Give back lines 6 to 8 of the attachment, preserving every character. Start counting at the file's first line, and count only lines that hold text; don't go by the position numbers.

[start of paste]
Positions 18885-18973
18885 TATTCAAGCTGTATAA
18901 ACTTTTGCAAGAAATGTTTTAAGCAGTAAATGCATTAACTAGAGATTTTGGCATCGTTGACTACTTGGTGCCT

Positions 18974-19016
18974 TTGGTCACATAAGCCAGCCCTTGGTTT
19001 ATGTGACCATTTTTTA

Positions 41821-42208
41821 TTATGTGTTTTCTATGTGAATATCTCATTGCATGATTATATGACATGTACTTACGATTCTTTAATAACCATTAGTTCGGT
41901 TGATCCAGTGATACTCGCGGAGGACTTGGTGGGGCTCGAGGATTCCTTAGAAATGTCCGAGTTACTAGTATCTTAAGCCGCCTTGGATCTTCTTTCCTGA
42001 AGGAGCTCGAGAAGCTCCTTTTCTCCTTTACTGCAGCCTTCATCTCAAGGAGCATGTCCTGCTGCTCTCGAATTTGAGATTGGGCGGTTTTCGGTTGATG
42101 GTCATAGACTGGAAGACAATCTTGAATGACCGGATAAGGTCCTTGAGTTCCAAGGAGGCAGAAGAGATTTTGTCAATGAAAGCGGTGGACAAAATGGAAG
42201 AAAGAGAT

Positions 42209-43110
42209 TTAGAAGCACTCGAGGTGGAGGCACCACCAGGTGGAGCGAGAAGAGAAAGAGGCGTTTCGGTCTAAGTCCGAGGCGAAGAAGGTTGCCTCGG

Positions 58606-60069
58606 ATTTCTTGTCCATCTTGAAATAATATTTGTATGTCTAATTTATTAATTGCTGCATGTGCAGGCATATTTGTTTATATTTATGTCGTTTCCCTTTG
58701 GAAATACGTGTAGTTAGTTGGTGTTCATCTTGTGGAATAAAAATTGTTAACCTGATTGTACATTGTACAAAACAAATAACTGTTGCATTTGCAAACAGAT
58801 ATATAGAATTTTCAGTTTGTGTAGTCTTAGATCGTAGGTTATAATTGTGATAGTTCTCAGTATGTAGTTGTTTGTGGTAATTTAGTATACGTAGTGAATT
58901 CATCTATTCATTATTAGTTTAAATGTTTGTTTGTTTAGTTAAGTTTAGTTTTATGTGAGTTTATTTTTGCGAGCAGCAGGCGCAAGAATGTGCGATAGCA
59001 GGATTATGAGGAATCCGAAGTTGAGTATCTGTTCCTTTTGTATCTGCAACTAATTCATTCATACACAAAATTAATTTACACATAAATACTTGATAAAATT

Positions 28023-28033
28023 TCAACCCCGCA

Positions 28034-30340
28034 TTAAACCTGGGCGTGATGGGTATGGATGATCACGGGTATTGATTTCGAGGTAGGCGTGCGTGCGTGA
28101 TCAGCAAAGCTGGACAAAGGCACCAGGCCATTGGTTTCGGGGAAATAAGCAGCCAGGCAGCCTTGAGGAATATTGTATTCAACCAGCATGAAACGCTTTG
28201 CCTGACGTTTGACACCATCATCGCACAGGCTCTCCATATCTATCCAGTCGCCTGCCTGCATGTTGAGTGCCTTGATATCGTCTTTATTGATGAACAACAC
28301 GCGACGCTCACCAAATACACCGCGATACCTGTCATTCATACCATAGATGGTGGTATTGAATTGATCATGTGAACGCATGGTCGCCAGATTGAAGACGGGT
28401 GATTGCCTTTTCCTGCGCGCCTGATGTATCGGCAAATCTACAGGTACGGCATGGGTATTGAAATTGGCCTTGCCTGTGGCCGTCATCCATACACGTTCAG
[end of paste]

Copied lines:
19001 ATGTGACCATTTTTTA

Positions 41821-42208
41821 TTATGTGTTTTCTATGTGAATATCTCATTGCATGATTATATGACATGTACTTACGATTCTTTAATAACCATTAGTTCGGT